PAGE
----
alexa Identification of two Novel Mutations in the Factor X Gene; A 5' Donor Splice-Site Mutation (IVS1+1G?T) and a Missense Mutation (Asp413Asn Gandgt;T) in Unrelated Palestinian Factor X Deficient Patients
ISSN: 2155-9864
Journal of Blood Disorders & Transfusion

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Identification of two Novel Mutations in the Factor X Gene; A 5' Donor Splice-Site Mutation (IVS1+1G?T) and a Missense Mutation (Asp413Asn G>T) in Unrelated Palestinian Factor X Deficient Patients

Riham Smoom, Imad Abushkedim and Hisham Darwish*

Department of Biochemistry, Faculty of Medicine, and the Molecular Genetics Laboratory, Medical Research Center, AlQuds University, Abu Dis, Jerusalem, Palestine, Israel

*Corresponding Author:
Hisham M. Darwish
Ph.D, Professor of Biochemistry and Molecular Biology
Department of Biochemistry
Faculty of Medicine, AlQuds University
Abu Dis, Jerusalem
Palestine, Israel
Tel: +972599822963
E-mail: [email protected]

Received date: May 22, 2015, Accepted date:July 16, 2015, Published date: July 20, 2015

Citation:Smoom R, Abushkedim I, Darwish H (2015) Identification of two Novel Mutations in the Factor X Gene; A 5' Donor Splice-Site Mutation (IVS1+1G?T) and a Missense Mutation (Asp413Asn G>T) in Unrelated Palestinian Factor X Deficient Patients. J Blood Disord Transfus 6:292. doi:10.4172/2155-9864.1000292

Copyright: © 2015 Smoom R, et al. This is an open-access article distributed under the terms of the Creative Commons Attribution License, which permits unrestricted use, distribution, and reproduction in any medium, provided the original author and source are credited.

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Factor X deficiency is a rare autosomal disease with an estimated prevalence 1: 1,000,000. It is characterized by a reduction in factor X, an essential component of the prothrombinase complex responsible for converting prothrombin to thrombin. The aim of the study was to identify the molecular defects in the factor X gene in Palestinian factor X deficient patients. Nine unrelated Palestinian patients were identified by thrombin time [PT], activated partial thromboplastin time [APTT] and plasma factor X levels. All exons including exon/ intron border and promoter regions were PCR amplified, purified, sequenced and compared to the normal factor X gene. A novel splicing junction mutation IVS1+1G?T was identified in two patients resulting in a major distortion of the protein structure and function. A second novel missense mutation Asp413Asn G>T that apparently distorts the protein structure and affects its catalytic activity was identified in the family of one patient. Six patients proved to be homozygous of the previously identified c358 delG deletion mutation leading to a severely truncated protein that seems specific to our population. A putatively mild heterozygous mutation Ser105thr G>C was detected in two patients who suffer from the severe c358 delG deletion mutation.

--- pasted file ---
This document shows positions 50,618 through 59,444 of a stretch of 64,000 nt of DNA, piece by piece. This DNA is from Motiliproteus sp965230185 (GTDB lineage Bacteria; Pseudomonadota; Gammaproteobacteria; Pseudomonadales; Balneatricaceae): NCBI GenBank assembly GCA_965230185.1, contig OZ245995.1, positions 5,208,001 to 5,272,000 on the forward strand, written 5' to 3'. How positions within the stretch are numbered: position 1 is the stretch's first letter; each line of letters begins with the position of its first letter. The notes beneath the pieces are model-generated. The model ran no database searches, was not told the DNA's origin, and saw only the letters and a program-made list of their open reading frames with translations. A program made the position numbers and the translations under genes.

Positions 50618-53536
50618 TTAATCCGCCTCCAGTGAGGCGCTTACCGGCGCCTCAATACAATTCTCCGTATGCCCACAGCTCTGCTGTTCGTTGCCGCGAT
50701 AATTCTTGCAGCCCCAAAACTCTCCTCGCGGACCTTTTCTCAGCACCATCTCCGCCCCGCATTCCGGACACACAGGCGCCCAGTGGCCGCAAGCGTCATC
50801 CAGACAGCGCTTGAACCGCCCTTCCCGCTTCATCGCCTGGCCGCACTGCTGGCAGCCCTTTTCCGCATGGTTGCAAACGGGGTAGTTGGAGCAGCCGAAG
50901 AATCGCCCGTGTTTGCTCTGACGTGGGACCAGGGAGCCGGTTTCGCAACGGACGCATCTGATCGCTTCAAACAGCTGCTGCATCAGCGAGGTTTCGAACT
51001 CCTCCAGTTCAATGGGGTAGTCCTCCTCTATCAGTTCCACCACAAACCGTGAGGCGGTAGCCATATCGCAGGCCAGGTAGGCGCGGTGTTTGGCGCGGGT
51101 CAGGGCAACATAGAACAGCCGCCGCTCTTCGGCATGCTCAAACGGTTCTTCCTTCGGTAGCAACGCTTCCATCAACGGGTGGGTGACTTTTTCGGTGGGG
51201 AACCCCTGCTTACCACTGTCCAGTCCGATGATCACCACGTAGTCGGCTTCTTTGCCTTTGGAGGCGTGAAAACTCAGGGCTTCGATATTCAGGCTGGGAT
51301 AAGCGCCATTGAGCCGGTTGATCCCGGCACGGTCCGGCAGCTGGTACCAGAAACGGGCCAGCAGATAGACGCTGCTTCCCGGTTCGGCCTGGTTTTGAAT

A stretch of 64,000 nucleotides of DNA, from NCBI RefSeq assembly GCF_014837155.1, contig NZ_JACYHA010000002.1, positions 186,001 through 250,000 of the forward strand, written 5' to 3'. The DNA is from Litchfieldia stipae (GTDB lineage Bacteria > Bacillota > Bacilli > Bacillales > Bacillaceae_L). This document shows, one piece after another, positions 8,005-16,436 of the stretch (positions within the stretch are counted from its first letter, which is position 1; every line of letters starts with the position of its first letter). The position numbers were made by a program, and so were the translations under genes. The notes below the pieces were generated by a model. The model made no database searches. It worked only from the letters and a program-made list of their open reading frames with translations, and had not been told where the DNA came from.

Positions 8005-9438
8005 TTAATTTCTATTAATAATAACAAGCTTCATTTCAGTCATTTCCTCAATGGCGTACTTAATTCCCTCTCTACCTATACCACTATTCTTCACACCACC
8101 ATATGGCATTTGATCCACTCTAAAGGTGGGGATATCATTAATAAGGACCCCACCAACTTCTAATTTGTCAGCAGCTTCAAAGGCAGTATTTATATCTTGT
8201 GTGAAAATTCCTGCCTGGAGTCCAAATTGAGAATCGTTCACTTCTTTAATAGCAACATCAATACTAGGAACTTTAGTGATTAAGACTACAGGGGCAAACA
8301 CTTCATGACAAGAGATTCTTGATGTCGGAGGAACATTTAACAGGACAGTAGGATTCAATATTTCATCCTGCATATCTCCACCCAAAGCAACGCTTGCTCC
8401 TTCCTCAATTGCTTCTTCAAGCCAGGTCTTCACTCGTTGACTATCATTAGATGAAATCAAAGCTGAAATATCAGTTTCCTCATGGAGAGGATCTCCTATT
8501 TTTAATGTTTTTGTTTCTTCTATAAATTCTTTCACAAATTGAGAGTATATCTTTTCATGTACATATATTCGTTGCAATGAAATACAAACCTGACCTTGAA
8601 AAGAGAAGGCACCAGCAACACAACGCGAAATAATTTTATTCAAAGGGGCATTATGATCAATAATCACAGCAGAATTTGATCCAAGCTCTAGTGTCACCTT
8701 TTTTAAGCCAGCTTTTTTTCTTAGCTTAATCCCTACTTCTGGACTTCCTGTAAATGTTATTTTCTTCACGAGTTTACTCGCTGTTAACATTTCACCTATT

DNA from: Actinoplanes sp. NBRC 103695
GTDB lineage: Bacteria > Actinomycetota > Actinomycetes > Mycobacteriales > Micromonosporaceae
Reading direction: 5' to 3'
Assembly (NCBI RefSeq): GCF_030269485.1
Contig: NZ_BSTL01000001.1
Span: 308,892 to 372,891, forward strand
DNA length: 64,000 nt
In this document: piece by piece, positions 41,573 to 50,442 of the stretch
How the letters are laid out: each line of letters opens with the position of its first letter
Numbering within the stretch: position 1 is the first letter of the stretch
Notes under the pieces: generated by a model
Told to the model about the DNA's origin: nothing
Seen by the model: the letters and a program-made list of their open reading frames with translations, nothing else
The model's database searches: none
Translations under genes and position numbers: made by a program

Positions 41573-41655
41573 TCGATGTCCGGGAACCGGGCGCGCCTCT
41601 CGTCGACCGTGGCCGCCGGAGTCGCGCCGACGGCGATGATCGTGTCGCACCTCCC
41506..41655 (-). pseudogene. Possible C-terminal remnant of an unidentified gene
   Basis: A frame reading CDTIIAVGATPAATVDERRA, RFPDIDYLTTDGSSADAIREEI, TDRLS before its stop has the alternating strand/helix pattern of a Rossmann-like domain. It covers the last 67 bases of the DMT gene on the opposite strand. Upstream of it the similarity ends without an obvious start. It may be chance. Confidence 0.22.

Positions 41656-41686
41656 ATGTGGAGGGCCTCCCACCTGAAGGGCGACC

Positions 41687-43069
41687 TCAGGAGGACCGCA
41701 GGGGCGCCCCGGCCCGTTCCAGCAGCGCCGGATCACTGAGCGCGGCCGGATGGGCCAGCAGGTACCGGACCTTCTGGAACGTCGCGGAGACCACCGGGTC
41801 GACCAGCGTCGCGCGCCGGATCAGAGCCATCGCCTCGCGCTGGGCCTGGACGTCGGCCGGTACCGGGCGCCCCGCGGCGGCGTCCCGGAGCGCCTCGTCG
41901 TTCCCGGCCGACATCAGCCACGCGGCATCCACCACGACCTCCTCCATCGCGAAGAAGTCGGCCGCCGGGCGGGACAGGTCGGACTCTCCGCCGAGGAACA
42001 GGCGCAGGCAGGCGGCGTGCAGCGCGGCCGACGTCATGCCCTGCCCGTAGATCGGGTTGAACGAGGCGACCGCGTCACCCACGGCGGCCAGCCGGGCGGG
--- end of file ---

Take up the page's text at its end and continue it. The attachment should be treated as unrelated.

Blood coagulation; Factor X gene variants; Inherited coagulation disorder; Nucleotide deletion; Gla protein distortion and activity


Factor X is a vitamin K dependent serine protease synthesized in the liver [1]. After activation by factor IXa [intrinsic pathway] or VIIa [extrinsic pathway], factor X becomes a major component of the prothrombinase complex which converts prothrombin into thrombin [2]. Deficiency in factor X is rare in the world affecting approximately one in million people [3]. The complete absence of factor X was shown to be fatal since FX-/- knockout mice failed to survive [3]. It is inherited as an autosomal recessive disorder resulting in low or absence of serum protein concentration and severe bleeding disorder [4]. Factor X deficiency is expressed in two major types where type 1 is characterized by a significant decrease in the level and function of the protein while type II results primarily from dysfunction of the protein. The factor X gene is located on chromosome 13 and consist of 8 exons [1,5]. Over 100 mutations have been reported thus far in the gene where missense mutations represent the majority of cases in addition to deletion/insertion, splice site and non-sense mutations that were also detected in patients from various populations. These include fifteen mutations identified in 13 unrelated Iranian families [6], four in two Chinese families [7,8] and several other mutations were reported in102 subjects from Europe and Latin America [3]. Furthermore, additional mutations in the factor X gene were detected in patients from the USA [9], Saudi Arabia [10], Hungary [11], Germany [12], Japan [13], France [14], Australia [15] and China [16,17]. Interestingly, a patient with severe factor X deficiency was found to suffer from deletion of exon 8 in the factor X gene in addition to deletion of exons 1 and 2 in protein Z gene located downstream from the factor X gene [18]. Six additional novel missense mutations were recently identified in six patients [19] and one additional nonsense novel mutation was identified in 15 factor X deficient patients [20]. Two additional missense mutations were identified in the factor X that result in moderate FX deficiency due to either decreased secretion [21] or reduced activity in the intrinsic pathway of the clotting cascade [22].

Materials and Methods